MCLEAN, VA – Long-lasting electrical outages can lead to severe individual and societal impacts, including significant economic losses and even death. A set of companion papers recently published in Risk Analysis found that it would be economically feasible and socially advantageous for electrical companies to provide a partial backup service to customers during a blackout.
Against a backdrop of economic, environmental and security-related challenges, the aging U.S. power system must continue to provide reliable service to customers. A string of natural disasters and prolonged blackouts have motivated consumers to invest in personal generators at unprecedented rates, but a low-amperage backup service would better serve the people and their wallets.
The pair of papers, “Assessing the cost of large-scale power outages to residential customers” and “Providing limited local electric service during a major grid outage – A first assessment based on customer willingness to pay,” examined residential power users’ willingness to pay (WTP) for full or partial backup services during a theoretical 24-hour blackout and then determined the investments required by the electrical provider to implement these services.
Large power outages are expected to become more frequent as the result of a changing climate, where the frequency and intensity of extreme weather events is increasing, as well as geomagnetic storms and attacks on grid infrastructure. According to the authors, new technologies have made it possible to sustain critical social services and serve high priority customer loads during an extended blackout.
The researchers, Sunhee Baik, M. Granger Morgan and Alexander Davis, from Carnegie Mellon University, developed an elicitation framework (a systematic set of questions and tasks) to obtain judgments from residents of Allegheny County, in western Pennsylvania, about their WTP for full and partial backup service during a 24-hour power outage during a hot summer weekend. The 73 participants were recruited locally throughout the county for participation in a face-to-face interview in addition to three surveys.
The project found that respondents valued backup service for their high priority loads such as basic lighting and refrigerators more than that for their low priority loads including speaker docks, DVD players and televisions. As respondents received more information about potential monetary losses and inconveniences, their WTP for the partial backup service to meet HP loads increased by 56% (from $0.75/kWh to $1.20/kWh) while their WTPs for power to serve LP loads decreased. The initial WTP for HP loads was valued at $0.75/kWh while the value for serving LP loads was significantly lower at $0.51/kWh.
Utilities can substantially reduce their disruption costs, as well as social costs, by continuing to supply at least a small amount of electricity to serve HP demands during outages. Whether making the investment to provide this service makes sense depends on three factors: 1. An assessment by the community of the likelihood of future long-term outages; 2. The incremental cost of system upgrades to provide the service; and 3. The willingness of individuals and the community to cover the costs of the incremental investments.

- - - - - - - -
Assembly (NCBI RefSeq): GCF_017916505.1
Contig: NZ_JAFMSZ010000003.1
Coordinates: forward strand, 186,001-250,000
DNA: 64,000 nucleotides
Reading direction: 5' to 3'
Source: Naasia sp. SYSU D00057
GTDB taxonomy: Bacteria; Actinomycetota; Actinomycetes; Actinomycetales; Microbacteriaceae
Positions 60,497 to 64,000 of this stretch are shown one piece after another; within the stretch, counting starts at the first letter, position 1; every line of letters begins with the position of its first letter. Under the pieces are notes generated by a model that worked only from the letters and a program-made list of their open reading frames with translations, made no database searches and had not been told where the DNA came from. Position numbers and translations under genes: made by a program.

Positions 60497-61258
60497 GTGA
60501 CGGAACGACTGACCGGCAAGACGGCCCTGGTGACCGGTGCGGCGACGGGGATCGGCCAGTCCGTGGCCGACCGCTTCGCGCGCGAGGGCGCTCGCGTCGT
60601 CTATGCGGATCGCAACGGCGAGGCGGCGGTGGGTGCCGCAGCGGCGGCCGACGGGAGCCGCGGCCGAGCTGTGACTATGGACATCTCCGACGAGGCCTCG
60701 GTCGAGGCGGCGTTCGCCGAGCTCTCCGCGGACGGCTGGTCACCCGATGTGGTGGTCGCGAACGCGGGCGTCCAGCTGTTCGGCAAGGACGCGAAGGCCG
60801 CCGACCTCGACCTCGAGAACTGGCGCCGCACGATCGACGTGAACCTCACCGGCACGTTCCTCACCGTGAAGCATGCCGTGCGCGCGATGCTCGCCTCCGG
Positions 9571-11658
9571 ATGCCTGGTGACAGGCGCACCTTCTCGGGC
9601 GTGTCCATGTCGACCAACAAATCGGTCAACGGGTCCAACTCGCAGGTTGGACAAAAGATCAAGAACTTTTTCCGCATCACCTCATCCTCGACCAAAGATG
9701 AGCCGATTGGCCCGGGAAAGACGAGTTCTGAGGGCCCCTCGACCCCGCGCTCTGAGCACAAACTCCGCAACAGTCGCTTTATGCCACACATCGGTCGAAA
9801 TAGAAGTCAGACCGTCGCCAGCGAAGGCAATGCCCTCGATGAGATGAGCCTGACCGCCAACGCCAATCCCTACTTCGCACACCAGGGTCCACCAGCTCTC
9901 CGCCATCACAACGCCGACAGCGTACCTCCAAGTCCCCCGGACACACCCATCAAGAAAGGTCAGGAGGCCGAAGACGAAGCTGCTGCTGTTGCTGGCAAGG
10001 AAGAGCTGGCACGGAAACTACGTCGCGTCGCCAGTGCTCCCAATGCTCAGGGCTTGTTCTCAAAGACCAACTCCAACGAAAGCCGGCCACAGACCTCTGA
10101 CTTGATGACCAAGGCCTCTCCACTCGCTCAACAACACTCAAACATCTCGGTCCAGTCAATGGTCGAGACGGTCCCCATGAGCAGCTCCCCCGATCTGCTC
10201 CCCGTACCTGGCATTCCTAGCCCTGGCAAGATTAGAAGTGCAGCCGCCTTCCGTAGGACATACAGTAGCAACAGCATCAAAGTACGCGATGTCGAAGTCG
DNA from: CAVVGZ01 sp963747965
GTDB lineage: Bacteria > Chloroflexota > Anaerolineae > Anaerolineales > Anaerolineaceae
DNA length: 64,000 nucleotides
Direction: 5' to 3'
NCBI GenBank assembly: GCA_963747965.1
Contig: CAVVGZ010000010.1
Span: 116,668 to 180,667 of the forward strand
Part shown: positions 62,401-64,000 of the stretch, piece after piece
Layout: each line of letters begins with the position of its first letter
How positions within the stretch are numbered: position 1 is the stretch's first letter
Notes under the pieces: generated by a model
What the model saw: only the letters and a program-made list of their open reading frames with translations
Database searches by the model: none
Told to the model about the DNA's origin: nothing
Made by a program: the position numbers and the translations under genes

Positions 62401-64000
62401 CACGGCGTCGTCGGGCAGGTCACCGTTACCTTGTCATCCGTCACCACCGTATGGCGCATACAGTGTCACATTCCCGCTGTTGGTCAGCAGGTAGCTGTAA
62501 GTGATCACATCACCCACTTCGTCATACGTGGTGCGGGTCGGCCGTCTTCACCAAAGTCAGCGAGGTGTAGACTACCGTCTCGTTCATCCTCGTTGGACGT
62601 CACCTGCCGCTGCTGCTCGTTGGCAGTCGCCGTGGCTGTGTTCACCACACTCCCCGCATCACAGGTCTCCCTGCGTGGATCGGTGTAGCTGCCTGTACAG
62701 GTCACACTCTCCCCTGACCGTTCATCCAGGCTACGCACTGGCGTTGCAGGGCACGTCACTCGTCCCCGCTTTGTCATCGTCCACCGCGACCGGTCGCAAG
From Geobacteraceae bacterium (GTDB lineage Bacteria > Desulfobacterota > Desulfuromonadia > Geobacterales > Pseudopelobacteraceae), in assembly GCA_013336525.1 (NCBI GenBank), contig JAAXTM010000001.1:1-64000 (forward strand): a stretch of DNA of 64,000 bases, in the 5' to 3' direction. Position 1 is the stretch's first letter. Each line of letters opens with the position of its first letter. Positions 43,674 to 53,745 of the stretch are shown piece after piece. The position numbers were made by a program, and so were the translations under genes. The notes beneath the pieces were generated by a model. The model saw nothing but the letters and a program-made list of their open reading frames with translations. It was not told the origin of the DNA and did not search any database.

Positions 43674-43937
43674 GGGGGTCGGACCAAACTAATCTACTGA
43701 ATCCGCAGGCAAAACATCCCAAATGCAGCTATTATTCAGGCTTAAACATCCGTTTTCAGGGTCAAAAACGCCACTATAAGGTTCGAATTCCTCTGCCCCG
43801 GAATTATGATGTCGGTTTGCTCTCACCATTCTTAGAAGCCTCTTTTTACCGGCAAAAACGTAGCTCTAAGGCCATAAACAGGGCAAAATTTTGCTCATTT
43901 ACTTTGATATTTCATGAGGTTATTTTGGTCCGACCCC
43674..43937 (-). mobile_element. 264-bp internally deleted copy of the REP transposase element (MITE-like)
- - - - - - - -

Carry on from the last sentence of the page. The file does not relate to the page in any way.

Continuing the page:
To estimate the cost to upgrade control and protection equipment for a feeder (low voltage wiring that supplies peoples’ houses), the researchers consulted with the director of distribution planning for a major urban utility. The total cost was about $100,000 for a feeder covering 2,500 customers with additional annual operation and maintenance costs of approximately five percent of the initial capital cost. It is assumed the upgraded technologies will last 20 years. Basic smart meters will also need to be upgraded to include a battery backup for supplying low-amperage service during an outage at a cost of $50 per meter.
If the region suffers a 24-hour outage once every five years, on average, the backup service can be justified when all residential customers pay $63. The price increases to $95 and $170 when blackouts only occur once every 10 years and 20 years, respectively.
“Order-of-magnitude calculations suggest that implementing a low-amperage backup service appears to be more cost effective than having each homeowner buy a portable generator and storing diesel or gasoline for fueling, especially if a region is expected to suffer more frequent and longer widespread outages,” says Sunhee Baik, lead author and doctoral student in engineering and public policy at Carnegie Mellon University.
Some of the variation in WTP choices is likely due to customers’ varying assessments of the degree of inconvenience to themselves, but some is also likely related to ability to pay. If a community implements a backup service system, the authors suggest that it cross-subsidize service to very low-income residents. This could be done by adding a small monthly backup service insurance charge, of less than one dollar, to all customer bills, assuming that various financial assistance programs that cover energy bills would cover the insurance costs. A general tax also could be added, which would be roughly proportional to individual incomes.
A low-amperage backup system can also generate non-monetary benefits that were not studied by the researchers during the assessment. Some disaster-prone regions might be able to secure funds from Federal stimulus and disaster relief programs to cover upgrade costs.
This research was supported by the Center for Climate and Energy Decision Making through a cooperative agreement between Carnegie Mellon University and the National Science Foundation (SES-0949710) and by the Thomas Lord Chair and other academic funds from Carnegie Mellon University.
To learn more, visit: www.sra.org.